I know that Noah will get well. I know that Roxanne will reach twice her actually height, in character and strength. I pray for them and their families and friends. I hope that the driver finds his character and turns himself in.

Back to work! Early mornings, YUCK!

I returned to work full-time this past Monday. I've done ok, but right now have a massive belly ache because I think I over did it today. But I got a lot done. :)

My doctor's office is working with my insurance company to get me set up to take the Sandostatin shots. The protocol is that I will give myself shots twice a day for two weeks. I had to practice last Friday on myself. It wasn't bad, especially since I did it in my belly and it's in large part, numb from the surgery.

After the two weeks are up, and if I'm showing improvement on my symptoms, I'll start getting the once-monthly shots from the doctor's office. I'm glad to get moving on this.

I still have two open wounds along the suture line. One is nearly healed up, while the other is still very deep, but narrow. I have an appointment with my surgeon at the end of the month, but I'll be greatly improved by then. No more infection though. It's a healthy, although holely belly.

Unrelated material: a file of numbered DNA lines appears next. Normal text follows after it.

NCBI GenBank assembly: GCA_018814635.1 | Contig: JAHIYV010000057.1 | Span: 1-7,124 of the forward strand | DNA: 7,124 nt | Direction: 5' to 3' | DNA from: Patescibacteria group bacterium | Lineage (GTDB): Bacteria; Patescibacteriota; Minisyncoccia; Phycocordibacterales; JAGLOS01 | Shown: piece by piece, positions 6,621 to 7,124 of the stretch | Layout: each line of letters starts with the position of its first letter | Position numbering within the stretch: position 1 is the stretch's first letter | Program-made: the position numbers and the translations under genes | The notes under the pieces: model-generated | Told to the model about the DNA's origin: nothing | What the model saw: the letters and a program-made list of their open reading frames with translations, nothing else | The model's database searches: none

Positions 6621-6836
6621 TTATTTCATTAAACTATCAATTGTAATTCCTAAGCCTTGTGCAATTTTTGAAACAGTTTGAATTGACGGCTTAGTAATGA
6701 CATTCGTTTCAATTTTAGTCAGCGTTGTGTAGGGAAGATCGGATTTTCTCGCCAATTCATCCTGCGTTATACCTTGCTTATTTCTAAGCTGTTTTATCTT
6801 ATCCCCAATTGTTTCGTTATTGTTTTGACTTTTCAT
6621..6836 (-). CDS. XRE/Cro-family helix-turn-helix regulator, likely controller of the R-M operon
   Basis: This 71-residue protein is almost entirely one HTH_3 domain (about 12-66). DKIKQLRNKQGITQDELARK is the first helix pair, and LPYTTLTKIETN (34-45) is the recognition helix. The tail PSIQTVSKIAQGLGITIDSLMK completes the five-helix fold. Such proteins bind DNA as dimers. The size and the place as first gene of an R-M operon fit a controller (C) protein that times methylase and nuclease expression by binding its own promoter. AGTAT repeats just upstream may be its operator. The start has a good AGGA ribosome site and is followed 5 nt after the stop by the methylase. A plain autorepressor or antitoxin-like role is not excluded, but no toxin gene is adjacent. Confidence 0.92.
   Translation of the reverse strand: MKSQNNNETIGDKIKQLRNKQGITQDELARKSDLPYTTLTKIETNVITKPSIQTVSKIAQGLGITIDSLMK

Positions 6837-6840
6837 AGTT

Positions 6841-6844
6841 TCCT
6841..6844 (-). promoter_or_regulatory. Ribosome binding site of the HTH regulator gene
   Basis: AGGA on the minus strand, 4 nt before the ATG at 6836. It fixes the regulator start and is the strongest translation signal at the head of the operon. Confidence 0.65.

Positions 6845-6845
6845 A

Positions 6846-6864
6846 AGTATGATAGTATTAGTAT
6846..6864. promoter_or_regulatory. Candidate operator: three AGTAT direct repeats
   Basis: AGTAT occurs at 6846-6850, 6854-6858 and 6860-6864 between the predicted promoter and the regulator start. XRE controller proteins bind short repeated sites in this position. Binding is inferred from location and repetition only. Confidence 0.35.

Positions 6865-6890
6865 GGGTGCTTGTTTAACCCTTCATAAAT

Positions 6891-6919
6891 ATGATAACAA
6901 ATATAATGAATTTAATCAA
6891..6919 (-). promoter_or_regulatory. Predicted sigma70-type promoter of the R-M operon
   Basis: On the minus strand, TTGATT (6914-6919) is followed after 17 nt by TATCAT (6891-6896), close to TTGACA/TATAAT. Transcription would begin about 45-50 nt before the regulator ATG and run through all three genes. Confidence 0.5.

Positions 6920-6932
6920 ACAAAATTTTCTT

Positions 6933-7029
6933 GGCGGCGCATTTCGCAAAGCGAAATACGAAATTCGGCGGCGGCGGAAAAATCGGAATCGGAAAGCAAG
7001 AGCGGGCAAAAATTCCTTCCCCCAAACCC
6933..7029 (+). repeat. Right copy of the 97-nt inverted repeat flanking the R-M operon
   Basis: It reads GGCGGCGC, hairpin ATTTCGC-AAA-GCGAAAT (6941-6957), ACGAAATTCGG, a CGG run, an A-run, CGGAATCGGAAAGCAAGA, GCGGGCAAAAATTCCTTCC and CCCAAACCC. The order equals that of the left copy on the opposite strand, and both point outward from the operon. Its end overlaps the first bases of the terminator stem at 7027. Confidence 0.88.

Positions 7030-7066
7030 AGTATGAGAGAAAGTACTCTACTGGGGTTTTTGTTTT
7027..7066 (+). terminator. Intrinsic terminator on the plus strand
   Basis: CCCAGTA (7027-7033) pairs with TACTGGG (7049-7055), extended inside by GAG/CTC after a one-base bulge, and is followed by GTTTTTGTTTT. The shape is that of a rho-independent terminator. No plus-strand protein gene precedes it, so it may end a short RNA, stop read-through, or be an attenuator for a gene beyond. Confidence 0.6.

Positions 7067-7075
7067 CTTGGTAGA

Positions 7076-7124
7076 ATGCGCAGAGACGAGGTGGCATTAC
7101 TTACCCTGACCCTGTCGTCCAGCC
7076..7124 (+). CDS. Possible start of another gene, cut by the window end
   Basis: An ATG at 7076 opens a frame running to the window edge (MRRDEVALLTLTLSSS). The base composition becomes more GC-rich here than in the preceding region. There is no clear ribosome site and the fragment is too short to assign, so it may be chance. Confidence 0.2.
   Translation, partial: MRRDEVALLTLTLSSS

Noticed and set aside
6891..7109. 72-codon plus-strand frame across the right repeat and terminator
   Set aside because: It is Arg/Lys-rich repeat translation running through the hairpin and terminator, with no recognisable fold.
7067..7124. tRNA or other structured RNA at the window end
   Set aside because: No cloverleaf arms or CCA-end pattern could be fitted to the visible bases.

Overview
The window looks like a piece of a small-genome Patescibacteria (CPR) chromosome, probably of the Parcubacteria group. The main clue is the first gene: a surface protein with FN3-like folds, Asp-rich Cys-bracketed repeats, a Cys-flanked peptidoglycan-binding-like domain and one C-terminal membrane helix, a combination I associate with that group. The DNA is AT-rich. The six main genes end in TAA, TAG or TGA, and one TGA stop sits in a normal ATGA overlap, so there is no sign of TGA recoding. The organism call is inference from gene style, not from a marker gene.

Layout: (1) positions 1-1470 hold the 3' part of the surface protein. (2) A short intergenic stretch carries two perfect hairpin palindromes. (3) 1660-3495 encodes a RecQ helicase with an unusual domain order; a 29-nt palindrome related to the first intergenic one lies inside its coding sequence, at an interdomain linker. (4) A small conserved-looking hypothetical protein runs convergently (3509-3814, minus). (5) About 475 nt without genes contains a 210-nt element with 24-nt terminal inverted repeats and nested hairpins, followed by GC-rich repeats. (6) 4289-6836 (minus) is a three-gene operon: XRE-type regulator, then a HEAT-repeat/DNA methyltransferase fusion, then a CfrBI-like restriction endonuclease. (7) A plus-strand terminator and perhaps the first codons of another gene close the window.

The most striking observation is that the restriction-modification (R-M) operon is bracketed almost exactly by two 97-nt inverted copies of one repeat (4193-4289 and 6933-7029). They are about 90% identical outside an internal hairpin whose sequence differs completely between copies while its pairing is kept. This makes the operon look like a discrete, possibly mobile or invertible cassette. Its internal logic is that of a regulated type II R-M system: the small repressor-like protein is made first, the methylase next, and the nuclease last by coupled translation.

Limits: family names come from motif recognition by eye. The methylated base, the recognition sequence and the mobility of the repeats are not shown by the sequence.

I have been put into contact with a local carcinoid support group and am looking forward to participating with others like myself. Speaking of which, it was just in the news about Steve Jobs, CEO of Apple, having a hormal problem that he was going to take care of with diet, and that struck a chord. As I read down through the article, it turns out that he also has a neuroendocrine tumor (NET), which is what my carcinoid is. His is just a different flavor than mine, an islet cell pancreatic NET. I couldn't say what his prognosis is, since he has said virtually nothing more than this. That they aren't jumping on surgical treatments or chemical/radiologic treatments may be a good sign that his isn't a particularly bad condition.

In my case, the "watch and wait" approach was as valid as trying surgical removal, which didn't work out for me. Now I'm in that "watch and wait" with the Sandostatin hormonal shots. These are intended to stop the tumors from producing the serotonin hormone, which causes mischief inside my body.